Roger Williams, the congressman representing the 25th district of Texas, told those who gathered in the Somervell County Courthouse Monday that he supports President Trump’s effort to improve border security, and that Congress has done a “really bad job” on that issue.
Williams said, ultimately, there won’t be a concrete wall built across the entire U.S. border with Mexico. But he noted that funding should be available for physical barriers in crucial spots, to go along with a possible goal of adding 5,000 border patrol agents and technological improvements such as drones.
Williams said Congress should have taken on the task of border security through legislation, rather than having the president battle for it alone.
“We (Congress) did a really bad job,” he said. “Congress should be doing this.”
He also noted that, with the rising talk about socialism in Washington, “History repeats itself. We’ve just got a different cast of characters that makes mistakes. I’m going to defend free markets. We’re going to make sure socialism is not going to win out.
“I think we as conservatives should be more aggressive in getting our message out. I think our side can do a better job conveying what we stand for.”
Williams received a question from the audience from a woman who asked if the rights of property owners on the Texas side in the border regions will be protected in connection with border security changes.
“You’re not going to see land seizures,” Williams said, adding, “You don’t hear from the victims down there. I support President Trump. I think we’re on the right track. The debate is a little active right now.
“We need to move on and secure our borders. That’s what we all take an oath for is to defend the borders and defend our sovereignty.”
On the immigration issue, Williams said, “We want them to come in the right way, and realize the American dream. It only gets to be a big deal when you’re talking about chain migration. That’s what we’re trying to (work on) right now. That’s what the debate is about.”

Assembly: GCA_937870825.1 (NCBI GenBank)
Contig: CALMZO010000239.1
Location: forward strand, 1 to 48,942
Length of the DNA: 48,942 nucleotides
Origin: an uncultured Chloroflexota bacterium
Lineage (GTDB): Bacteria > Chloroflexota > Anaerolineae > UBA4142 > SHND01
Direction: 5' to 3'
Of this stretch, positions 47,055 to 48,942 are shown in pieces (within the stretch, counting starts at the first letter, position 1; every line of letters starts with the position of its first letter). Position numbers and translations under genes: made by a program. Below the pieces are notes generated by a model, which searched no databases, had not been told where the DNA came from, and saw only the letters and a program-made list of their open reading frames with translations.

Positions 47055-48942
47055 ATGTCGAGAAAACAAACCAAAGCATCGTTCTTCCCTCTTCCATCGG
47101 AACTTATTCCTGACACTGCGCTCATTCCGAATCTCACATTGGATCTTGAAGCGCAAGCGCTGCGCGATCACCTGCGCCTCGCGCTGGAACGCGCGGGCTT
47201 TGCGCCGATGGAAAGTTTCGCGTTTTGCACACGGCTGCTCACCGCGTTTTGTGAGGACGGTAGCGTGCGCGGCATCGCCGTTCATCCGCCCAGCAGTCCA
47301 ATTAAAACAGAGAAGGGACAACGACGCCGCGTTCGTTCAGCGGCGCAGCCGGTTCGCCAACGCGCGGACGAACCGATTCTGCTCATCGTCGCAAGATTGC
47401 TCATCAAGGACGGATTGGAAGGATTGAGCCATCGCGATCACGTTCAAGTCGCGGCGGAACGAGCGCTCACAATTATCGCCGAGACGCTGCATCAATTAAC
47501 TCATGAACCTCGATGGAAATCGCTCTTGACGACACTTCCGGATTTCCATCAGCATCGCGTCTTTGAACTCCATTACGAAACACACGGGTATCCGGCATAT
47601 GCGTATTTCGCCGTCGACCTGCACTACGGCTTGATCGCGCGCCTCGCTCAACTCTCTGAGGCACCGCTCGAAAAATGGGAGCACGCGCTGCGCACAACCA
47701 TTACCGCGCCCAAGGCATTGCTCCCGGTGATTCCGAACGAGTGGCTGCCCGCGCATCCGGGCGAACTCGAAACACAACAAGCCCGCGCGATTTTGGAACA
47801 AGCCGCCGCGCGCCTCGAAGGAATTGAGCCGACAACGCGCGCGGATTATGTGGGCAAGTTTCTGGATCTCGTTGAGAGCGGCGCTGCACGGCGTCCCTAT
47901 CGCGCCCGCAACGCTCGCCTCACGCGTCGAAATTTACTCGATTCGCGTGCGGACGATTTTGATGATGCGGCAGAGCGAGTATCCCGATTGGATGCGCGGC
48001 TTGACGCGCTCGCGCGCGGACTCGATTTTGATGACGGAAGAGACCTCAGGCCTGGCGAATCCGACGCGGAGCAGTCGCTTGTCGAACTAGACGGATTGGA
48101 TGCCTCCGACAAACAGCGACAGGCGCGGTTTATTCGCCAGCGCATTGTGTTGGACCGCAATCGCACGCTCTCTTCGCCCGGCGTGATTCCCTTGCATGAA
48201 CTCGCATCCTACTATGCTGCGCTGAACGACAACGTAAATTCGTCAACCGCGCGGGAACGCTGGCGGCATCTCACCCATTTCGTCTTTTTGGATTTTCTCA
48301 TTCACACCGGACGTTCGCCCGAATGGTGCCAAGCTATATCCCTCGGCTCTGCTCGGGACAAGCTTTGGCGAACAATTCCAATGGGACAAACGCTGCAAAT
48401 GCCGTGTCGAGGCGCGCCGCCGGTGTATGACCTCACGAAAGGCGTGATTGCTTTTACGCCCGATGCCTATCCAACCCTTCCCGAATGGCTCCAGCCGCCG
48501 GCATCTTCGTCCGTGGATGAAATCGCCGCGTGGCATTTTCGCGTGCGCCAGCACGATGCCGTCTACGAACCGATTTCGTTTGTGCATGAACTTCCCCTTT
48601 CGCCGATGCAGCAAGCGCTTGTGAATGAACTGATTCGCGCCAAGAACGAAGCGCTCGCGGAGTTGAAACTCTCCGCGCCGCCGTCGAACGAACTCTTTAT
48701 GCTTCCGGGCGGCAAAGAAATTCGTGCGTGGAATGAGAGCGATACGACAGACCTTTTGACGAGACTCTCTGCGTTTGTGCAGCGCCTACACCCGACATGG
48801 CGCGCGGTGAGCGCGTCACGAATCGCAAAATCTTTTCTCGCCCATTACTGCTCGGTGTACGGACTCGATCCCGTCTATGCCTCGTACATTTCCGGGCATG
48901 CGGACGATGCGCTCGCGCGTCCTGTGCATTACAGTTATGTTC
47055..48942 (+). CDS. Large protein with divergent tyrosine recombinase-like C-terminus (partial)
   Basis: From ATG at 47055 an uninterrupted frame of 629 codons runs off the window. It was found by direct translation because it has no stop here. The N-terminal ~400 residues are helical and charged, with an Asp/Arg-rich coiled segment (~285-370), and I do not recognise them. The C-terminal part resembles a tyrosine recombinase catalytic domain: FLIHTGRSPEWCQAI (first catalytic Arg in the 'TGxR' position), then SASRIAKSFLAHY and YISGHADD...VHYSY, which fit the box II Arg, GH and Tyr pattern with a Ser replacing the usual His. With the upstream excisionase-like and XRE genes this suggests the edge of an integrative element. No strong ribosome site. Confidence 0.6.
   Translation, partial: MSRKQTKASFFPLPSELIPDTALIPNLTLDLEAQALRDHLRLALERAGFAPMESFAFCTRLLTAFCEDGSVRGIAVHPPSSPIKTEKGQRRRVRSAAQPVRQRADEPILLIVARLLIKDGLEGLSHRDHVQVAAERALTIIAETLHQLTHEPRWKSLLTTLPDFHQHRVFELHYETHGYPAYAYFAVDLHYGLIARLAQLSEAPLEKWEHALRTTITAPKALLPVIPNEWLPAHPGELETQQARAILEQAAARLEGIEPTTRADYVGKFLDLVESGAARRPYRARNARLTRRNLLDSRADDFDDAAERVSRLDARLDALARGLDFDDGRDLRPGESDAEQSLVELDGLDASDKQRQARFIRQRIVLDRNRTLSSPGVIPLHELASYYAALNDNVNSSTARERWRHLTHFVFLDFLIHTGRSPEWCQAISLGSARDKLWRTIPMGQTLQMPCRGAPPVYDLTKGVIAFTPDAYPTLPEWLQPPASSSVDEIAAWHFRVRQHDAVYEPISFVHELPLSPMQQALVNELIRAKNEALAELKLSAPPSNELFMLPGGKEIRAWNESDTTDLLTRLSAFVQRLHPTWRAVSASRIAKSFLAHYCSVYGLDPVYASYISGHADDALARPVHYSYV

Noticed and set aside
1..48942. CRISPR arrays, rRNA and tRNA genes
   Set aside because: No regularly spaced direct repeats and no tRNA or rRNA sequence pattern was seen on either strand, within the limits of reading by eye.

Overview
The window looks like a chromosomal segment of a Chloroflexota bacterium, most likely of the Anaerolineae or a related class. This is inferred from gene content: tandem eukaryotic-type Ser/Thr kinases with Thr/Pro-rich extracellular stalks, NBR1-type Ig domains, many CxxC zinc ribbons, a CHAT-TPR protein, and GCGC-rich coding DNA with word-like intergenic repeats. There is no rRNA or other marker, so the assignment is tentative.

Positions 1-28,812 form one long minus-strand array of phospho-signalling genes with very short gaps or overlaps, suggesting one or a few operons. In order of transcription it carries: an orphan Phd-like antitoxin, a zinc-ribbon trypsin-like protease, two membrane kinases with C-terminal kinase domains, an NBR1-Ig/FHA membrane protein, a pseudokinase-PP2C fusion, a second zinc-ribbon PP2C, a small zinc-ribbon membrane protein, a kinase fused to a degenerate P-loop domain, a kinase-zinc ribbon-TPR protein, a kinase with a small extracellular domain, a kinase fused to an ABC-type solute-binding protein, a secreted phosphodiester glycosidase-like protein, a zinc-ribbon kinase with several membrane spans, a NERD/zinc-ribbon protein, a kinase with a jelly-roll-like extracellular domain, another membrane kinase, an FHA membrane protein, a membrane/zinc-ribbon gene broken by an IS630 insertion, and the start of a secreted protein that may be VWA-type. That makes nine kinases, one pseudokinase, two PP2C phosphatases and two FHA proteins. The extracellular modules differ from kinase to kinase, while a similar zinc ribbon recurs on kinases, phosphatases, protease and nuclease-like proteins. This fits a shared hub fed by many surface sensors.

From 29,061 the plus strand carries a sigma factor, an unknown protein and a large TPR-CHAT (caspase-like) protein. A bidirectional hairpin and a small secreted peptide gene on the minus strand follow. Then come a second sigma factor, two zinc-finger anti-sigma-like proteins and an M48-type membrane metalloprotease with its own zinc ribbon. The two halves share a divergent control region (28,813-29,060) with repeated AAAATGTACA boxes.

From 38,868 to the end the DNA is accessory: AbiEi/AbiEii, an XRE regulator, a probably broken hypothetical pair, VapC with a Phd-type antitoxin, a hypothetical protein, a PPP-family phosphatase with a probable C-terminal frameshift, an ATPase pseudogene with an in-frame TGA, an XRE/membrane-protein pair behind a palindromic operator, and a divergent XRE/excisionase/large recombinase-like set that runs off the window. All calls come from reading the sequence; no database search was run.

Then he noted that the current system of becoming a U.S. citizen needs to be improved.
“Standing in line for 12 years is too long,” said the former Texas secretary of state.
About 30 people attended the Glen Rose town hall meeting, which was announced on Sunday afternoon on Williams’ Facebook page. He was also scheduled for town hall stops later in the day Monday in Cleburne and Meridian.
Williams said he represents 800,000 people in the 25th District of Texas and added, “We listen to you all.”
Williams said he voted against the recent bill that authorized the end of the federal government shutdown, but called it a “tough vote.”
He said that because he didn’t go to Washington in order to run for higher office, he doesn’t feel pressured from ever-present lobbyists — or anyone else — on his voting decisions.
“I believe in less government, not more government,” Williams said. “I’m not going to be president of the United States, so it’s not hard to made a decision.”
One topic that isn’t so difficult is his support of nuclear power as a continued option. That, of course, is always a huge concern because of the Comanche Peak Nuclear Power plant just north of Glen Rose, which accounts for a large chunk of Somervell County’s property tax dollars each year.
“I’m a huge fan of (nuclear power),” Williams said. “I’m 100 percent there, fighting for the industry. Nuclear power is clean, cheap and I’m a voice for it.”
Williams also touched on other topics such as health care, Social Security and what is commonly known as the death tax.
He said the death tax is “the most unfair tax in the world. We have fixed it to a certain extent through the new tax cuts.”
Williams said the government’s guarantee made to seniors for their Social Security “is going to be kept.”
As for health care, Williams said, “I believe individuals should own your own health care. I think it should be portable, and tax deductible. Medicare for all … you can’t do that. Health care is always going to be a big debate. Let the private sector compete. We can’t afford health care for everybody.”
The high costs of prescription drugs was also brought up.
“We need to make it more competitive. It’s not competitive,” Williams said. “The president is all over this, and he’s putting a lot of pressure on drug companies.”